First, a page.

## 3D ASCII Renderer

*Date Written: August 30, 2022; Last Modified: August 30, 2022*

I decided to make my own 3D renderer using ncurses, a C++ library that provides a character-by-character interface with the terminal.

The first day, I stayed up until 4 or 5 in the morning getting static triangles drawn on the screen. Then, the next day, I implemented rotations and proceeded to spend the next ten hours squashing bugs.

I’m still populating the rest of the website, so I’ll update this page with better explanations and some graphics some time in the distant future.

3D rendering really just boils down to drawing triangles on a screen. I like to imagine that the screen, or terminal in this case, is floating off in 3D space somewhere. The computer then uses the perspecting of some camera pointing normal to the screen, and “rays” are shot through each pixel of the screen to see what gets drawn.

Initially, I rendered each pixel one-by-one. I iterated over each triangle, checked to see if the ray through that pixel hit the triangle, computed the distance, and moved on. However, this is grossly inefficient when there are hundreds or thousands of triangles, as in the gif above. Each frame would have to undergo millions of computations! Even when parallelized, this would usually cap out at 1 or 2 fps for high-resolution surfaces.

An optimisation was due. For each triangle in the scene, the vertices are projected onto the screen, a bounding box is drawn around the triangle, and we check each pixel in the box to see if it’s in the triangle or not. This works particularly well for triangles that only occupy one or two pixels, as we avoid performing computations for blank squares. When parallelised, this runs really well.

I later found out that this is quite similar to the barycentric algorithm for rendering triangles. There are other algorithms for doing this, but since triangles tend to be small (as far as pixels go), and since pixels cover a relatively large area on the terminal, I think this algorithm is a very suitable choice, if not the best.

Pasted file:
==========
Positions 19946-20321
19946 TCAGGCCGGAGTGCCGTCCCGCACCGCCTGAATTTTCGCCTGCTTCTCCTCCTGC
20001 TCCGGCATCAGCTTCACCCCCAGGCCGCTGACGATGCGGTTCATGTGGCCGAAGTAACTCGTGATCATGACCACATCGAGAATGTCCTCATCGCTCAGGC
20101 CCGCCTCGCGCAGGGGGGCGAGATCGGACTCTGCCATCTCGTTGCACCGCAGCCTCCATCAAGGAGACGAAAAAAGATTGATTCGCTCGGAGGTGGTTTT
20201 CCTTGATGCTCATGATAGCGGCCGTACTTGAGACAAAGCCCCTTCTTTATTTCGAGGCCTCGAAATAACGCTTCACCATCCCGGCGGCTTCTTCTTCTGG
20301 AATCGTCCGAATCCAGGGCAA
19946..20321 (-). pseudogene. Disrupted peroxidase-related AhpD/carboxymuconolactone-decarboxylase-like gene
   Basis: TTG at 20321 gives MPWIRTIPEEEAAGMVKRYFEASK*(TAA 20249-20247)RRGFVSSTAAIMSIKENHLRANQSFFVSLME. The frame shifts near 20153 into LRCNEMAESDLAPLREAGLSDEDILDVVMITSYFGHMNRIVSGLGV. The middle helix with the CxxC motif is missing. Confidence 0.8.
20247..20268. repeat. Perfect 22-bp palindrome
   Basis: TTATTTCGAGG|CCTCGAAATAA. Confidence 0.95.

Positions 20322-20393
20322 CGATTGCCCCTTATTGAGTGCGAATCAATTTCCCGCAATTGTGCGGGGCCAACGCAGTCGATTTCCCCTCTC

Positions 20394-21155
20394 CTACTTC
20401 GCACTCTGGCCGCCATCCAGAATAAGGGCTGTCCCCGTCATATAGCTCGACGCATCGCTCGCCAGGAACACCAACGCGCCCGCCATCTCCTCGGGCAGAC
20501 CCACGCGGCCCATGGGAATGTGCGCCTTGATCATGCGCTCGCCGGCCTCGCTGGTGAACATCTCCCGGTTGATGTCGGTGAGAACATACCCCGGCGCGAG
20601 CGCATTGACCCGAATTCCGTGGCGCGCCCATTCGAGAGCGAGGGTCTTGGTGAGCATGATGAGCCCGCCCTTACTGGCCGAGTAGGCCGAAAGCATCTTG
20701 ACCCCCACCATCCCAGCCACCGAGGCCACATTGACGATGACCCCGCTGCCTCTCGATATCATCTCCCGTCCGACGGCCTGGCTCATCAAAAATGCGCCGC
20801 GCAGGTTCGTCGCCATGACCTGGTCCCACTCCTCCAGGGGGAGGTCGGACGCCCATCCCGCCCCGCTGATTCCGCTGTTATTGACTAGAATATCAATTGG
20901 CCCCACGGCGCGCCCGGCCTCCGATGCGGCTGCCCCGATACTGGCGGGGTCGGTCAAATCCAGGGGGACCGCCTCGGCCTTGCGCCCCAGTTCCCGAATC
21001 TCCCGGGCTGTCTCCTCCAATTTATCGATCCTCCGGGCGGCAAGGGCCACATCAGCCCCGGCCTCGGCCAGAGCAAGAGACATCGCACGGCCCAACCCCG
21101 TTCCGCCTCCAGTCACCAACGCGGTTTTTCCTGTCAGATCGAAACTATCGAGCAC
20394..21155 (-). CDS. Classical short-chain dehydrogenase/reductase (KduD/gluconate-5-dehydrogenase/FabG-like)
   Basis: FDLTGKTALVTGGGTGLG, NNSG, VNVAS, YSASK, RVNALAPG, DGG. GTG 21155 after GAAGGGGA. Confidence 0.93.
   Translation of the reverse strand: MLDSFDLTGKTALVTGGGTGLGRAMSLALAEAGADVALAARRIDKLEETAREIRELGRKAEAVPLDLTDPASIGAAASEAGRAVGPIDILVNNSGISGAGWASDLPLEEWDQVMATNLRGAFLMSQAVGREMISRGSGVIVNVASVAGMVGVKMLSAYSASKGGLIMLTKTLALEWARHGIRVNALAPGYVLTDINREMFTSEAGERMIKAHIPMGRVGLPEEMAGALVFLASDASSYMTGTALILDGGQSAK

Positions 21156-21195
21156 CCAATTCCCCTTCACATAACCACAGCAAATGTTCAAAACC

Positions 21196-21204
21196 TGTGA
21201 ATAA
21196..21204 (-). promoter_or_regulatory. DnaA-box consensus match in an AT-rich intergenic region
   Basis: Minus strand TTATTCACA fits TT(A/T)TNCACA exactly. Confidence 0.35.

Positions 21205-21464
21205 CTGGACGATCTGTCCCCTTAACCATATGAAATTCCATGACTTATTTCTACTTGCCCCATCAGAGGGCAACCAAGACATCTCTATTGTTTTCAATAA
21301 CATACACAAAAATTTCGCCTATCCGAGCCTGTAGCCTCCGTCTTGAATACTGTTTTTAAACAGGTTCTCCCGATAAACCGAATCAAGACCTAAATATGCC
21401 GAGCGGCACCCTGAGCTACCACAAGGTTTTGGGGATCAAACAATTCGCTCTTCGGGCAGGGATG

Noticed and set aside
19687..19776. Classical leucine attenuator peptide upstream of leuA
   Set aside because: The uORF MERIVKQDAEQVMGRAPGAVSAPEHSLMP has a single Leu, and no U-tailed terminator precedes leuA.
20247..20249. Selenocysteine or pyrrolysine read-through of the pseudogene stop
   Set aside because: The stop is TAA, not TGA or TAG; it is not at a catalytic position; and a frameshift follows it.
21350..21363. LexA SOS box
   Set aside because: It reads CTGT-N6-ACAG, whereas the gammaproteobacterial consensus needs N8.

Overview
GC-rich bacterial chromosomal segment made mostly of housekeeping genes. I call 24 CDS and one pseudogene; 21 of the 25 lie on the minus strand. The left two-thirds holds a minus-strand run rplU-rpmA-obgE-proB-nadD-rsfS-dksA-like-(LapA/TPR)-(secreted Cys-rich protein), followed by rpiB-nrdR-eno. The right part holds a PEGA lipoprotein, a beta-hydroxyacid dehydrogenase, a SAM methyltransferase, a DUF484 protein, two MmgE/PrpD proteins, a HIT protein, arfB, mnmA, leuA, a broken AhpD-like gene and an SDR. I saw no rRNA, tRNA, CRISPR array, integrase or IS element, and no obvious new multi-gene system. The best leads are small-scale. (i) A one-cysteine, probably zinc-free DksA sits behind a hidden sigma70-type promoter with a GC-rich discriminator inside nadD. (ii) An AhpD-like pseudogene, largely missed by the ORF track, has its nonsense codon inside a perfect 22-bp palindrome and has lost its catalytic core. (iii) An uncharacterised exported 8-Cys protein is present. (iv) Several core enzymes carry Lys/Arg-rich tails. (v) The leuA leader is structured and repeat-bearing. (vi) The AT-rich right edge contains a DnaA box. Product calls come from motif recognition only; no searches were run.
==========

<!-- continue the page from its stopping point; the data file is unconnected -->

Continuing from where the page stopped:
If you’re looking at the poorly organised code, you may notice that after computing the bounding box for the triangle, the projected coordinates are no longer used to shade the pixels. This is because some triangles may overlap on the screen or poke through the screen. This information is lost in the projection, so in order to know which triangle should be drawn, we need to use the original unprojected triangle.

Currently, the shade of each pixel is computed based on the angle the corresponding triangle makes with a light source. It’s quite simple. Having many light sources would be really cool, but that would involve overhauling the way scenes are rendered.

Triangles are currently stored as raw text (terrible format!). Each triangle gets its own line, which has 9 numbers corresponding to each vertex’s coordinates.

For now, I can only triangulate parametric surfaces whose domains are rectangles. Small triangles in the domain are roughly mapped to triangles in 3D space, so this gives a very simple way to triangulate surfaces. Wikipedia has some good figures that show what this looks like.

Please check the GitHub page if you’re interested in seeing what I have planned for it next!